Five Poems by Ashley Sapp

Sad Girl Poets

I am sensitive.

Perhaps it is a prerequisite for becoming a sad girl poet,
A dreamer within a realist,
A someone who feels more than she reveals
Except for in vulnerable places:
Naked as your eyes roam her body, noting her scars,
Her lumps and curves,
A someone who is simultaneously anonymous and vulnerable.

There are no secrets; writers expel them in a breath,
A natural circumstance escaping the ribs,
A frailty beneath the bony shields;
And yet,
We cannot help but undress, divulge,
Lie upon the table for hands to pick and devour:
Unprotected, we ingest your secrets in return.

I am sensitive, yes,
But I am also savage.


Snapshots of Here

I take a breath as I seize the view, product of the mountain
That feels as though I am stealing something, shoplifting from
Nature itself (I cannot pay for such a thing), so I am guilty as I
Turn and place a bit of grass, a bit of tree, a bit of sun into my
Pocket to cradle and stare in awe of later.

Once when I was younger, I felt brave enough to stand on an
Overlook’s railing, tall and giant and worthy, and the breeze
Caressed my face and gently held my hair. I savored joy in
Fear because I stood there anyway, defiant, daring for the
Mountain to (just try) and drop me beneath.

Later, when I was older, I felt scared enough to stand on an
Overlook’s railing, small and tiny and brittle, and the breeze
Threatened my face and then pulled at my feet. I savored fear
Because I stood there anyway, expectant and asking for the
Mountain to move and (please) drop me.

But now I am here to simply hang my life on the shoulder of
The land and take a seat at this rolling table, ready to feast on
Meals made of scenery and time and dessert, of course, made
Of memory. I am nostalgic for made-up stories in my mind,
But this still feels real enough (to me).

This place is one that I seek in times of need and comfort
And even desperation — here, this place reminds me of how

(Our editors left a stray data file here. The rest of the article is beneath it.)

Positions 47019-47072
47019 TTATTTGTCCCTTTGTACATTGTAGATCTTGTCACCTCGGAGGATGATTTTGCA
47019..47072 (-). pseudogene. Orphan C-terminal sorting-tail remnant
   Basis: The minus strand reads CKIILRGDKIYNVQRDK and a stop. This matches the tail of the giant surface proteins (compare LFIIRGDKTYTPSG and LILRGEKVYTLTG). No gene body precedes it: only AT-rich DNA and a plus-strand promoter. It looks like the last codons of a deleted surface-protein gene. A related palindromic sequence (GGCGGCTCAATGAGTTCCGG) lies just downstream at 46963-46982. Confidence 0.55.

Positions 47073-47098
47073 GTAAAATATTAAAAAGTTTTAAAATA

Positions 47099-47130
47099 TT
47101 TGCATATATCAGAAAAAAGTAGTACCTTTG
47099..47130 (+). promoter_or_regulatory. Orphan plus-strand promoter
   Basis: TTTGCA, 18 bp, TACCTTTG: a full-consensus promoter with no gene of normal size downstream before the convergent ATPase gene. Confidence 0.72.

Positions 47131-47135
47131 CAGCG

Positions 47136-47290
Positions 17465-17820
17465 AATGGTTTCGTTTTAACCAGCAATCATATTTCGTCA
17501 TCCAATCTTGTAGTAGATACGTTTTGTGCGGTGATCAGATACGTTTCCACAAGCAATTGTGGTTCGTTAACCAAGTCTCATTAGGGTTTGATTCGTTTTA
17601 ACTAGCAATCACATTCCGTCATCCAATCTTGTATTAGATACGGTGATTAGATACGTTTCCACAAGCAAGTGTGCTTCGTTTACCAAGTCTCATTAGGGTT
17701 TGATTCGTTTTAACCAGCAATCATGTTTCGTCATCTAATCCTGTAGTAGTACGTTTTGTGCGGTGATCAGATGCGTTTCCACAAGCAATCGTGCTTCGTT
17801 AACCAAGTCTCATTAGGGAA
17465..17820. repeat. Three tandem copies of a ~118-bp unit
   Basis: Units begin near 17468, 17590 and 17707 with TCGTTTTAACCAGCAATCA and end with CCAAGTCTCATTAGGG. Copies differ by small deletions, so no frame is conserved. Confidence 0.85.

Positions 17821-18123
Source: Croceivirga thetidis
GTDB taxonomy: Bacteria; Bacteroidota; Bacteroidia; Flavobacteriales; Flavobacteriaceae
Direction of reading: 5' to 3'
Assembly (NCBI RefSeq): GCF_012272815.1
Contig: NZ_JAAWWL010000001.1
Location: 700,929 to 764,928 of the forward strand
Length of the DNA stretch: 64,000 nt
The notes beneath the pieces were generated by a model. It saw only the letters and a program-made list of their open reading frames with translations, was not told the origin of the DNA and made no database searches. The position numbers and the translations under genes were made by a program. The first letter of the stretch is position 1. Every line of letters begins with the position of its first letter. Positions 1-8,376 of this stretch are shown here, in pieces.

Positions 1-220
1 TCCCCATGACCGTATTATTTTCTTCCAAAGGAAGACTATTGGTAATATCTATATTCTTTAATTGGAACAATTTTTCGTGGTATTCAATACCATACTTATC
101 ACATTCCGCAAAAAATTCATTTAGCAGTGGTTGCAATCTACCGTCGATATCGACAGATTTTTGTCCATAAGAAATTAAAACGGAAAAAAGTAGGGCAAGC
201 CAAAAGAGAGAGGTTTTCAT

Fragile but also valid my bones (these bones) must be to
To feel every step taken, a sudden jolt from feet to head,
Saying, “Listen to how this body speaks.”


Trauma

Trigger warning: this poem contains references to sexual assault.

People around me have been slowly
practicing leaving, a routine of escaping
in different bodies, ones that curated
madness over happiness, and so
I learned that my body was not
my own. I gave it over to hands and
mouths and teeth, scraping against
earlobes and jawlines, gracing collarbones
and flesh that stretched over hip bones
and down skinny, awkward legs.

I was taught how to escape my body,
too, when it was stolen from me,
my vision blurred by drugs, frantically
searching for something to lock eyes on,
something other than the person moving
above me, across me, inside me. Lycanthropy
turned me into a bird, so I flew from
the scent of stale beer, away from my body
and out the near window, returning to myself
when I was more prepared to be savage,
to take me back from those hands and
mouths and teeth, baring my own,
realizing my own, feeling my own.

I am altered, but
I am not madness.

Give me my body.
I’ll tell you what I am.


Devastated in Swaths of Color

Flowers bloom from between my teeth,
and I swallow seeds meant for planting.
I drink water and water and water until I am filled,
my skin soaked, though my eyes dry.
I can see others pretending I have not arrived,
my words buried beneath their muddy feet
as they run towards something I am not meant to know.
But the sun casts shadows as much as it sheds light,
and I am understood, heard, seen within this land of birth.
I carve myself into bartered bark,
both devastating and deserving.
I see myself in the color green,
a signal of how I’m nascent and hopeful.
Soil is found beneath my nails in all the ways
I have touched experience. I am gathered in your hands,
a bouquet of trying. Pink and yellow and purple
rest on my tongue, and I smell the scent of familiarity.
Reciprocity spills itself upon your fingertips,
which I meet with my own. They touch my hair,
locks of revolution, and I smile—for I am spring.


Say Something

I won’t lie. I am told to say something often,
an aching appeal to peek inside,
and the pressure is intimidating
because I carry words like tears held captive behind my eyes.
I can envision myself.
The direction I move is flawless but quiet,
a zenith of harmony that is sensed rather than said.
I won’t lie – I am caught in the middle, the rhythm, and it makes
me feel; oh, it makes me feel.
An ellipsis of songbirds form on the sill,
and I find courage there as I am told, again,
to say something. My voice flickers like the imagined wink
in the Cheshire moon, a hint in the gaping night.
I won’t lie. Everything I ever thought to say,
it came from a scarlet throat.
So I can’t help myself. I can’t help, myself.


Ashley Sapp (she/her) resides in Columbia, South Carolina, with her dog, Barkley. She earned a Bachelor of Arts degree in English from the University of South Carolina in 2010, and her work has previously appeared in Indie Chick, Variant Lit, Emerge Literary Journal, and elsewhere. Follow her on Twitter @ashthesapp and Instagram @ashsappley.

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